Tuesday, February 5, 2013

Lean Government

Lean thinking or lean manufacturing has been one of the different process improvements adopted by companies worldwide. This methodology was derived from the Japanese manufacturing companies but it has gained momentum and has been adopted by various types of industries. Healthcare is one of the industries that has gained many advantages after applying this type of business practice in their processes. One example is Seattle’s Children Hospital, which about 4 years ago had a complete chaos in its supply system (1). Thanks to adopting a program called “continuous performance improvements”, C.P.I., which focuses on examining every patient’s characteristic and reducing or eliminating any activity that doesn’t produce value to the patient they have successfully increased their efficiency. This increase in efficiency has been reflected in cost reduction, patient addition and therefore profit boost.

Now it’s the turn for the government to benefit from applying these practices. Washington Governor, Jay Inslee, recently chose two CEO’s to run the departments of Social and Health Services and Employment Security (2). Why has this governor placed his confidence in two people that don’t have any experience in politics?

One of the CEO’s, Dale Peinecke, has been working for an aerospace supplier for the last 16 years. He said in an interview that the key reason they had chosen him was to bring in lean manufacturing techniques into government (2).

Lean government is a technique that allows identifying the most efficient way to provide government services. Government agencies have a lot of administrative and operational processes which can benefit from identifying the features that create value and translate them into uninterrupted movement and therefore efficiency. To make this uninterrupted flow of the processes it’s necessary to identify the activities that don’t add value to the citizens and consequently get rid of them. One perfect example of an unnecessary task in government is the redundancy of approval cycles in budget related processes. Although it is necessary to implement adequate controls to have a good accountability and traceability of government funds, it is also important to optimize and reduce additional steps in some of these processes. Other techniques that are applied in lean government are visual aids and controls that provide fast information, improving decision making.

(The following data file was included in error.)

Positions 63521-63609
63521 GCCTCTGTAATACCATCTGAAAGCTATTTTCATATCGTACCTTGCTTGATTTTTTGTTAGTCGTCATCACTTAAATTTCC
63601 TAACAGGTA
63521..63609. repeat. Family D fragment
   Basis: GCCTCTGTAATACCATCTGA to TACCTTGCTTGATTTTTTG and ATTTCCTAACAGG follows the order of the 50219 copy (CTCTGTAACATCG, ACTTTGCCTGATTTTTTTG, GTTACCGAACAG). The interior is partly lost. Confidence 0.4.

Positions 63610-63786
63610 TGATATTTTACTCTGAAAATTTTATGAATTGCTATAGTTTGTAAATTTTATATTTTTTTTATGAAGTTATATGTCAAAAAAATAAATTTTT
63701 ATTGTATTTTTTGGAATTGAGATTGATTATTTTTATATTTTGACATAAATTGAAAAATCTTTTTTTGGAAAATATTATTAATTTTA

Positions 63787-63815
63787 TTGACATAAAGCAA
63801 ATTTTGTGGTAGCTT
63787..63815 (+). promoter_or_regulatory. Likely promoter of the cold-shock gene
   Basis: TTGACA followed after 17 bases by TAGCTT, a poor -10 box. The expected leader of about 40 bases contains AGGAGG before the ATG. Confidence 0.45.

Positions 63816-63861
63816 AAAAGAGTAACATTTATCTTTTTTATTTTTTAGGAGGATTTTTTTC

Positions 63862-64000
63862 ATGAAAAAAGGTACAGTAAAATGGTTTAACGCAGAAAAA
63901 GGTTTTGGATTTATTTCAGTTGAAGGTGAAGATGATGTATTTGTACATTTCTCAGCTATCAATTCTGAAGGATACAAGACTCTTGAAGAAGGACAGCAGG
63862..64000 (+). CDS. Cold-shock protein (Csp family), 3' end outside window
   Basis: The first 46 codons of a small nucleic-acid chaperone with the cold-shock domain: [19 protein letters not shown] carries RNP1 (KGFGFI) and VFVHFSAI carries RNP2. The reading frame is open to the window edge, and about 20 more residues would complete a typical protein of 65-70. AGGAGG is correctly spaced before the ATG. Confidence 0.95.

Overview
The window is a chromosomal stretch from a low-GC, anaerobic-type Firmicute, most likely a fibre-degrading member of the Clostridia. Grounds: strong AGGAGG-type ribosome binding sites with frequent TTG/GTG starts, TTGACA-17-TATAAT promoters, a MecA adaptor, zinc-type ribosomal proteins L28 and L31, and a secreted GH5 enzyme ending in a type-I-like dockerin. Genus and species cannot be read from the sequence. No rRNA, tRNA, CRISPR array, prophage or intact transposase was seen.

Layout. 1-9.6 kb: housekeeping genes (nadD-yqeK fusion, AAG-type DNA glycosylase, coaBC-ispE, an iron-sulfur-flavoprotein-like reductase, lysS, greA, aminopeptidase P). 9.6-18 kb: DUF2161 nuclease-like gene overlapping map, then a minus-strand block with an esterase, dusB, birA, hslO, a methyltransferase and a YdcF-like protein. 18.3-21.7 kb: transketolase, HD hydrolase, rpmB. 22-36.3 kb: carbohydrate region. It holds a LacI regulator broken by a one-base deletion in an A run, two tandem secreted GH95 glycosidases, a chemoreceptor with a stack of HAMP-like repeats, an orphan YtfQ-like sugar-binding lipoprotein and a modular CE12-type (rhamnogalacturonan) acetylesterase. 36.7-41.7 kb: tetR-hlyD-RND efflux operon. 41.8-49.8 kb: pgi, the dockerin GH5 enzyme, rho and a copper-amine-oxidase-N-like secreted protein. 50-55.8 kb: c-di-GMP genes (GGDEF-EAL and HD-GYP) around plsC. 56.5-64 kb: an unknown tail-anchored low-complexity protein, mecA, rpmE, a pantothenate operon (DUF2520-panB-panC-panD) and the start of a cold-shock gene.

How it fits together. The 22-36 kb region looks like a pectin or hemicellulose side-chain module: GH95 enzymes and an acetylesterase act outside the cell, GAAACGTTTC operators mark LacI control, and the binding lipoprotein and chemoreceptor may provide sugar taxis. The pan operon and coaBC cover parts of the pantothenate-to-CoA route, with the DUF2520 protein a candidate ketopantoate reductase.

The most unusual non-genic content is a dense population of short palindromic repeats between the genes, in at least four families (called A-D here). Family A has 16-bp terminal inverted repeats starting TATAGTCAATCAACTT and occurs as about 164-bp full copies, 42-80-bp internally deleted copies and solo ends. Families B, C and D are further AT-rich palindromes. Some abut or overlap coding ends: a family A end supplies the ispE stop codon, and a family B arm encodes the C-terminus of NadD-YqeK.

The U.S. Environmental Protection Agency has promoted the use of lean techniques in government agencies which help to increase the transparency and improve performance in an express time frame (3). The Agency has divided the implementation of government lean technique into three stages: Event Planning, Event Implementation and Event Follow-Up. The Event Planning guarantees that the lean government process is well scoped and planned. The Event Implementation ensures that a correct team is in charge of delivering the changes in processes and guiding the people on the new approach. Finally, the last stage supports and perfects the process.

It sounds as a rigorous and thoughtful approach to introduce lean manufacturing techniques to government agencies, but in reality government agencies are subject to political influences which may not be subject to optimization through the application of stylized techniques.

Do you think this the correct way to run government agencies and political entities? Is society another component of a supply chain?


1. U.S. Environmental Protection Agency. Lean in Government. Iowa Department of Management. [Online] May 2009. [Cited: February 4, 2013.] http://lean.iowa.gov/files/Lean%20Govt%20Starter%20Kit-V2%207-09.pdf.
2. Wilhelm, Steve. Gov.-elect Inslee appoints two from manufacturing to top posts. Business Journal. [Online] January 10, 2013. [Cited: February 4, 2013.] http://www.bizjournals.com/seattle/news/2013/01/10/gov-elect-inslee-appoints-two-from.html?page=all.
3. Weed, Julie. Factory Efficiency Comes to the Hospital. The New York Times. [Online] July 9, 2010.

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